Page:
Break each page up into the estimated number of panels. (They can also be tweaked while you write the script.) During this process you can also add notes for dialogue, captions and sound effects.

Please note: The process can be done directly in the script when you write the first pass of the script. The example below is to illustrate the thought process. For the first few scripts, you may want to do the panel break ups in a separate doc, to get used to the process. Try it out and see which process works best for you: doing the panel break ups directly in the script, or in a separate doc. I do either, depending on the story and time available.

Here is the example story broken up into panels:


Step 4: Write the script

Now for the hard work, and the fun part! Write your comic book script. Use the panel breakdowns to write your script. If your panel breakdowns were detailed enough then the first pass of your script should be easier: you basically need to take all that info and put it into a script format.

Remember: Make sure you use a standard script format as a starting point, such as Dark Horse’s one mentioned earlier.

The main reason we did the detailed outline and breakdowns is to make the script easier to write, especially for new writers. Having to write a story out of thin air AND writing it into a comic script format at the same time might feel overwhelming.
Having the earlier steps also help finalise (to a point) your story. If you were to write directly into a script then it will be more troublesome when you make major changes to the story.

Here is the example story’s script:


Step 5: Edit the script

The entire process before this was to get the first draft of your script. Now it is time to re-read and edit your script, multiple times. This usually improves the script. Sometimes it improves so much that it may surprise you when you compare it to your first draft.

If you have enough time then it is a good idea to put your script away for at least a day before going back to it for the next round of editing. You may also find that you change things which you thought were set in stone. You may even end up removing or changing entire pages.

When you are happy with the script give a copy to someone else to read through. Especially someone who has no idea what the story is about. If they know the story then they are more likely to miss holes in the script.
This person can be a friend, and it may be helpful if they are also a writer or an editor. Make sure you let them know by when you would like to get feedback, or else they might think there is no deadline.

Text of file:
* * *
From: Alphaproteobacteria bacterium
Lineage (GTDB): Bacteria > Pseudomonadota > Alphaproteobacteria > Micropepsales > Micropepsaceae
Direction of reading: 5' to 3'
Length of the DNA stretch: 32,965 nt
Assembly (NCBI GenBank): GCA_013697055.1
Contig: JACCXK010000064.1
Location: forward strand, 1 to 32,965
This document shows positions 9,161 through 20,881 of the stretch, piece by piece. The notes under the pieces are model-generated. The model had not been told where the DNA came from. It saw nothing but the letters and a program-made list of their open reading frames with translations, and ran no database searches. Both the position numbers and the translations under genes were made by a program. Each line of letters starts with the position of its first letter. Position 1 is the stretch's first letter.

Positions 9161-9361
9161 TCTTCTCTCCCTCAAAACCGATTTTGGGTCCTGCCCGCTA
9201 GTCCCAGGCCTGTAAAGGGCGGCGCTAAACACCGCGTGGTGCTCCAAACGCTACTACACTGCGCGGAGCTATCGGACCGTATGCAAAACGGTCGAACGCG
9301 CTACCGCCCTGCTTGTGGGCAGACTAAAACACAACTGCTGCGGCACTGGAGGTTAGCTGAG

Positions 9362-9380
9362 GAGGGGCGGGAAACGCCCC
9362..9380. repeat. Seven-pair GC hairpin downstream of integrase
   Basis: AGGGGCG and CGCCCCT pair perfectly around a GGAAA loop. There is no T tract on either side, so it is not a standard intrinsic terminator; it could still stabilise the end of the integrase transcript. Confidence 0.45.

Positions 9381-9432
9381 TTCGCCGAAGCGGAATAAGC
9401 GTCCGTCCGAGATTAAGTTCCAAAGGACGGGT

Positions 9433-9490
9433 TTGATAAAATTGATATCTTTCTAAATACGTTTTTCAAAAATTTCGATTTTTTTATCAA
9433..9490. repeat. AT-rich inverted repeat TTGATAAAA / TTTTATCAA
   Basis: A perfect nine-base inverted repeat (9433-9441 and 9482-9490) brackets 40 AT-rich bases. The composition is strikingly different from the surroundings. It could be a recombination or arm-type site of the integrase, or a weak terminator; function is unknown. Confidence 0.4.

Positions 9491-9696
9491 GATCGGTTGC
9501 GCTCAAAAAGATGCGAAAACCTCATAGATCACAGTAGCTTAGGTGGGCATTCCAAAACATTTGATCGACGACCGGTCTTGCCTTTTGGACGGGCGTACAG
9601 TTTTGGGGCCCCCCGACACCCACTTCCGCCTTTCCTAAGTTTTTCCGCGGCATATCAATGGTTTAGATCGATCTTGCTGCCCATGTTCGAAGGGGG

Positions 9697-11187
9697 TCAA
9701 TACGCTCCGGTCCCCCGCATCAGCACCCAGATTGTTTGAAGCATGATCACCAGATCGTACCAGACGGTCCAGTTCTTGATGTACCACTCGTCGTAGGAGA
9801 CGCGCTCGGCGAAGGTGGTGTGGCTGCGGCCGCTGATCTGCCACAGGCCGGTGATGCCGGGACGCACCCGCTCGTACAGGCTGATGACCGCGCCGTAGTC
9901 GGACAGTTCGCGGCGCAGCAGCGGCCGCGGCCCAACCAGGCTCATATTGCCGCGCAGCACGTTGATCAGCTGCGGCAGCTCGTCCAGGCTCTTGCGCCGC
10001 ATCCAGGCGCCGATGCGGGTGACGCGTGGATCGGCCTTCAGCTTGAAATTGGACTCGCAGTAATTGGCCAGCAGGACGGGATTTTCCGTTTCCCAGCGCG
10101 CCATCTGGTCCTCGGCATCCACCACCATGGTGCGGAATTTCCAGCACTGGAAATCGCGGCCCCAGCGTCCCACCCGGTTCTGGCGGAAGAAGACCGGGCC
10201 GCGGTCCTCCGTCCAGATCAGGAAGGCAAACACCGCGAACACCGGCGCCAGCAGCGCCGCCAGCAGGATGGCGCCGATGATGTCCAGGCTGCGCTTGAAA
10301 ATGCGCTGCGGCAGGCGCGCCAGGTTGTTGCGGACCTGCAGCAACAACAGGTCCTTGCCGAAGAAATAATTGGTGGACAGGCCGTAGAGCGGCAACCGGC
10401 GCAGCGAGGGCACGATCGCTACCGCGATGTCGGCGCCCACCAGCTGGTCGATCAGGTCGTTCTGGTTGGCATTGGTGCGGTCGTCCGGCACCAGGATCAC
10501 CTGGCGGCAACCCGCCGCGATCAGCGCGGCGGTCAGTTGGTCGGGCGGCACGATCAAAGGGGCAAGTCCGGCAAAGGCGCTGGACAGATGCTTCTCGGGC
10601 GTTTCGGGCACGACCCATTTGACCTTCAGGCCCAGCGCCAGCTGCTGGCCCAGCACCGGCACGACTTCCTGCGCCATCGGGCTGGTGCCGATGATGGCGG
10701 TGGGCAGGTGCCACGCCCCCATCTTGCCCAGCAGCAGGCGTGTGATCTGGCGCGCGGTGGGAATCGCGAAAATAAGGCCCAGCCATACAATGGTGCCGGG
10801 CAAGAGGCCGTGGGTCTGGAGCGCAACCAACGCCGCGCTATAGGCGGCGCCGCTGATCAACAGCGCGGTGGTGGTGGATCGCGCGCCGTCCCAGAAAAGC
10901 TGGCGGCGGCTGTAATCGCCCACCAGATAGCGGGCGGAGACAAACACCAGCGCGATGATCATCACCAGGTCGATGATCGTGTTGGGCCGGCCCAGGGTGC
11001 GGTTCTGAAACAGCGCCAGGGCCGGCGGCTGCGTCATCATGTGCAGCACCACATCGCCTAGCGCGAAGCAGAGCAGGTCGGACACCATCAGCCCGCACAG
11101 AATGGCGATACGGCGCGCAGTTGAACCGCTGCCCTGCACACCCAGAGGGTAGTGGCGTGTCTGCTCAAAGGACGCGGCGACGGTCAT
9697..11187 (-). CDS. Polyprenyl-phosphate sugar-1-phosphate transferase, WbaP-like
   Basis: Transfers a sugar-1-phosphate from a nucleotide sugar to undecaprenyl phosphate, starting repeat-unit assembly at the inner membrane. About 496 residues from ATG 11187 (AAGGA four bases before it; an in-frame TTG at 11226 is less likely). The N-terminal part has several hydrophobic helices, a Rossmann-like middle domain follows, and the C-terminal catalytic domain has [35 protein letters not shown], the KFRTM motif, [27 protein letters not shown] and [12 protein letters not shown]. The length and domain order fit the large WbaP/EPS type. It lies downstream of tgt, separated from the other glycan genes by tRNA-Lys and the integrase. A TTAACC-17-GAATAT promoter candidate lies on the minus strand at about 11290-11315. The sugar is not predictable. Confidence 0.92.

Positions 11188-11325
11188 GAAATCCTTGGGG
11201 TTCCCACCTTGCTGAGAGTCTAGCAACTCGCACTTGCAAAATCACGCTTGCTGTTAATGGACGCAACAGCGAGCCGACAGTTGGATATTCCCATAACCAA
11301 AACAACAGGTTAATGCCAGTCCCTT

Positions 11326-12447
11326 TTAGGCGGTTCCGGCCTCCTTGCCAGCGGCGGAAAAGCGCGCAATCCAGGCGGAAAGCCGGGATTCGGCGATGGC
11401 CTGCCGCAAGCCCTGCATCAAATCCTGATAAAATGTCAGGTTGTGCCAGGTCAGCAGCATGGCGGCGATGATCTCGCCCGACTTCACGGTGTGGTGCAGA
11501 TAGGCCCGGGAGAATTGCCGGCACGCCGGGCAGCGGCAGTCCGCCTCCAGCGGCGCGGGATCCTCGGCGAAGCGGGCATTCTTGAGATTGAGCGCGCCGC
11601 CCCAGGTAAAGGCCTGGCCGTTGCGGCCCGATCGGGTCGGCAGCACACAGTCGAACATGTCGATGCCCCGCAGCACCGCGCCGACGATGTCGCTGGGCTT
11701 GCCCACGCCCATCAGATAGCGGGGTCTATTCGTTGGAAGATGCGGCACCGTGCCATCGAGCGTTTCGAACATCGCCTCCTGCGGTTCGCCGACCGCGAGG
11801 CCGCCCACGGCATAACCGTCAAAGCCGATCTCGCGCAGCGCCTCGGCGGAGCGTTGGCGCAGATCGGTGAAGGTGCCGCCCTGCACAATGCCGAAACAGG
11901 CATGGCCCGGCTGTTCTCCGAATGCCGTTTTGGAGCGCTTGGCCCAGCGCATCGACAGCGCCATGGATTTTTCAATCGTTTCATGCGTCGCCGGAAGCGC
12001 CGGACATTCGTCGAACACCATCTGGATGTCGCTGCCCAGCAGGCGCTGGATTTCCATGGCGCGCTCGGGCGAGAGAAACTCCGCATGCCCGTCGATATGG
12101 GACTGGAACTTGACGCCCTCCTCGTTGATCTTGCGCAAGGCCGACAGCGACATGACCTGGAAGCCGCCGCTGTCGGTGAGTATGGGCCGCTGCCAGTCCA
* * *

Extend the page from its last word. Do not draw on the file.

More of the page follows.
Think carefully about their feedback. If they ask questions or say something is not clear then check if you missed an explanation or info in the script. They will also point out spelling and grammar problems.



To summarize:

  • Gather all your story’s info.
  • Use a standard comic script format.
  • Decide on number of pages.
  • Write detailed outline.
  • Break the outline into pages.
  • Break the pages into panels.
  • Write the script.
  • Edit the script.
  • Hopefully this article, or some of it, will help you on your way to writing comic book scripts. And if you have your own processes worked out, please share and let the rest of us know.

    Keep at it and eventually you will get better at writing. South Africa, and the world, always need more good comic book writers.

    More Pixel Mockups

    Pixel mockup

    Pixel art mockup for a game.

    More Random Thoughts

    Here are some more random thoughts. As with my previous post, most of these are dialogue ideas for some form of entertainment (e.g. comics, games, films, short stories, books, etc.).

    When you pee into someone’s drinking water, you create the probability that you are going to drink it.

    The less you want the more you have, and the more you want the less you have.

    Relax, the world hasn’t ended. There are still children eating ice cream and children starving.

    There’s nothing wrong with having sexual desires or creating sexy characters. The problem is that too many creators do not keep it separate from their professional work.

    The minimum price for freedom is responsibility. Even with creative freedom. You have to create responsibly, and take responsibility for what you create.

    A: A good teacher should always be a student. Eager to learn and excited to be proven wrong.
    B: Screw that. I know everything and hate it when people try to prove me wrong.